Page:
Swans' new album a rewarding endeavor, if you have the patience

Review: Despite some lengthy tracks, the band's latest release is worth your time.

There’s a cinematic quality woven throughout The Seer, Swans’ newest album. Over the course of its 119 minutes, you can feel the solipsistic stoicism of Kubrick, the industrial dystopia of Lang, the ephemeral spirituality of Malick, the grueling suspense of Leone.

From the first round of pummeling drum rolls, “Tubular Bells”-esque pianos, and eerie chanting in the crowded opening track “Lunacy,” The Seer is a dense, frequently difficult album, but it becomes surprisingly accessible after a few listens. If you can make it through the album, that is.

In the 32-minute title track (the first of three 20+ minute songs, though “song” is loosely used here as the album feels and moves like one continuous excursion), Swans ran the gamut of post-rock experimentalism; the droning mechanical drudge and grind, gears rolling over each other sequentially, ethereally, undeterred, the droning moaning from some unnamed apparition and the single bursts of guitar-like equipment on an assembly line stamping metal over and over. It’s ugly and sometimes unpleasant but it isn’t abrasive.

Because the band functions so organically, with no one instrument soloing or breaking out of unison, the music moves along fluidity. That juxtaposition of uncompromising noise and lucid affability is what makes The Seer so successful. It’s a thinking album: put it on while you read or write, while you take notes, when you’re taking a long walk at night (as long as you’re not in the seedy part of town), when you want to sit back pensively and allow the wonders of the world to gestate within you as the album churns like an electric mixer. It’s pervasive background music.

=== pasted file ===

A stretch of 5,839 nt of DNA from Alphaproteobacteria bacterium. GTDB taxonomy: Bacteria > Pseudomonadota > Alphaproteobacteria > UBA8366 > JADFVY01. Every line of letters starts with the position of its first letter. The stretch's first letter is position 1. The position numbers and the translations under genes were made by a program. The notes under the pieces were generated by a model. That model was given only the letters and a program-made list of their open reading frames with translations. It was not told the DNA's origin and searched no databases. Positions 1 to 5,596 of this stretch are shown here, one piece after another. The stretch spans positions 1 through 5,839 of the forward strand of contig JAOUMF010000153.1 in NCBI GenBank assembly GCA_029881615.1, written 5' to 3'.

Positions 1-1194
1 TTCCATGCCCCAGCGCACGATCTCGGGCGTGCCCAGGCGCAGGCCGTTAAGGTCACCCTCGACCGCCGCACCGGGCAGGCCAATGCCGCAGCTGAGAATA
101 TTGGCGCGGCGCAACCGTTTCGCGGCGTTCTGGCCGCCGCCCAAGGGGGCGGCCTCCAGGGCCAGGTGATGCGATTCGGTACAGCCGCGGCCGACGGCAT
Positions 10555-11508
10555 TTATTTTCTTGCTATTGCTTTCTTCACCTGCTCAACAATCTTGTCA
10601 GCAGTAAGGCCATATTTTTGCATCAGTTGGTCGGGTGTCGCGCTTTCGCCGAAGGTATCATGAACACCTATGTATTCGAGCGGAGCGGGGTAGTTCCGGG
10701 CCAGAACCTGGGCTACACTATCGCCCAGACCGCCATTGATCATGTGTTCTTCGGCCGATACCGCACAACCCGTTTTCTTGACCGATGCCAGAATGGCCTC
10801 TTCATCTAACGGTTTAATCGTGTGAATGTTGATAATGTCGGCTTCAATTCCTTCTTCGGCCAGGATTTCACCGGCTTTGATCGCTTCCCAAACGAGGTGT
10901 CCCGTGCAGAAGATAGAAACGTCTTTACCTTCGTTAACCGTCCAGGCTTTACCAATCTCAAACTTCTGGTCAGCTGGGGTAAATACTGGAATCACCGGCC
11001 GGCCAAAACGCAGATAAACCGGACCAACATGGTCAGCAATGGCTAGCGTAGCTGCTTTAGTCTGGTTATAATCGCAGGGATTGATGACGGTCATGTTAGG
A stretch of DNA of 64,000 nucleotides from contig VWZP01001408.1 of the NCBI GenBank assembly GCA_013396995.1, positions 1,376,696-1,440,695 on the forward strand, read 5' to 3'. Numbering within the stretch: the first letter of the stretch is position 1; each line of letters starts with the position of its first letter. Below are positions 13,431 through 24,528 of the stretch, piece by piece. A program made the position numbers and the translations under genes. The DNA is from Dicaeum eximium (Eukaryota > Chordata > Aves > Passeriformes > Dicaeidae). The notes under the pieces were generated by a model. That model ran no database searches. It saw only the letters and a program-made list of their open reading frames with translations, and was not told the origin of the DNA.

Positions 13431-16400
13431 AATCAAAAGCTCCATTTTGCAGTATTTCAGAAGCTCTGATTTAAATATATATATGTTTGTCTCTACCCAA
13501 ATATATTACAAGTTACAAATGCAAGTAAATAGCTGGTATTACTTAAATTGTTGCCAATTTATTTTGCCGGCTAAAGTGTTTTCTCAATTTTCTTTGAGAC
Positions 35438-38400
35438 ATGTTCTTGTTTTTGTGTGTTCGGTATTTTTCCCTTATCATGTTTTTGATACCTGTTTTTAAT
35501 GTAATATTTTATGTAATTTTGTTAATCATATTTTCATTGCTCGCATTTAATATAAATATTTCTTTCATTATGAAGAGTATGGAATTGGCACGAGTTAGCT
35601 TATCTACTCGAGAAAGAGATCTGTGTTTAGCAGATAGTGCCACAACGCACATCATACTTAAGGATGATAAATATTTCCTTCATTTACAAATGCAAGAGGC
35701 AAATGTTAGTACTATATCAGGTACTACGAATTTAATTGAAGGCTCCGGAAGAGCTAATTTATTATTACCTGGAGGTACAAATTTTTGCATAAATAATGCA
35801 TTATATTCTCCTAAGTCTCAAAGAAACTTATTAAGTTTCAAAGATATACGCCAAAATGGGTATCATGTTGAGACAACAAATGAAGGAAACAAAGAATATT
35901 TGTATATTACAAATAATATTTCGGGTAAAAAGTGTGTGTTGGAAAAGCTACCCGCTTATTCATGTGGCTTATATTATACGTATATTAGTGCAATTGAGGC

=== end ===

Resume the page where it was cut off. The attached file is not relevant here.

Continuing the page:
Swans’ original incarnation prowled the No Wave scene from 1982 to 1996. Their music was even more jarring then, and only barely qualified as accessible. They (meaning Swans’ Trent Reznor-esque leader and producer, Michael Gira) went on hiatus and didn’t release another album until My Father Will Guide Me Up a Rope to the Sky in 2010. That album starts as a swirling, gyrating, calamitous, cosmic cacophony. It’s more an experience than a song. For four minutes it’s all jingling chimes and thunderous drum pounding and swelling atmosphere, a sky ready to explode, before the drums roll like horseback gun slingers, galloping towards their next unlucky passerby. The song explodes into torrent of tremolo guitars and scratchy synth. Calculated chaos: drum rolls, guitar feedback, an organ or synthesizer or some keyed thing hammering persistently, everything rebellious. The instruments on My Father obey a loose structure but they’re all renegade guns, more Man With No Name than Wild Bunch. It hints at the cinematic grandiose that permeates The Seer.

The Seer is as caustic as its predecessor, but it’s more meditative, if cryptically so. It’s dedicated, pained but unflinching, a killer ready to deliver his fatal strike but patient, making the victim (you) wait for four, five, six minutes before the tune shifts and something erupts. That’s not to say it’s boring, though. If you can get through “Shh/Peaceful” then you shouldn’t have a problem with The Seer.

Like 2001: A Space Odyssey or The Tree of Life or Stalker, films that share the same insolence towards formal narrative structure as The Seer, Swans are at times as maddening as they is beguiling, The Seer doesn’t push boundaries so much as it transcends them. It flows and carries you with it, pushing past rocky spots and not pausing for damage reports. It wants to explore the human spirit and brood over the heart’s afflictive loneliness. Its calculated repetition transcends tedium. 


Photo via joeri-c / Flickr

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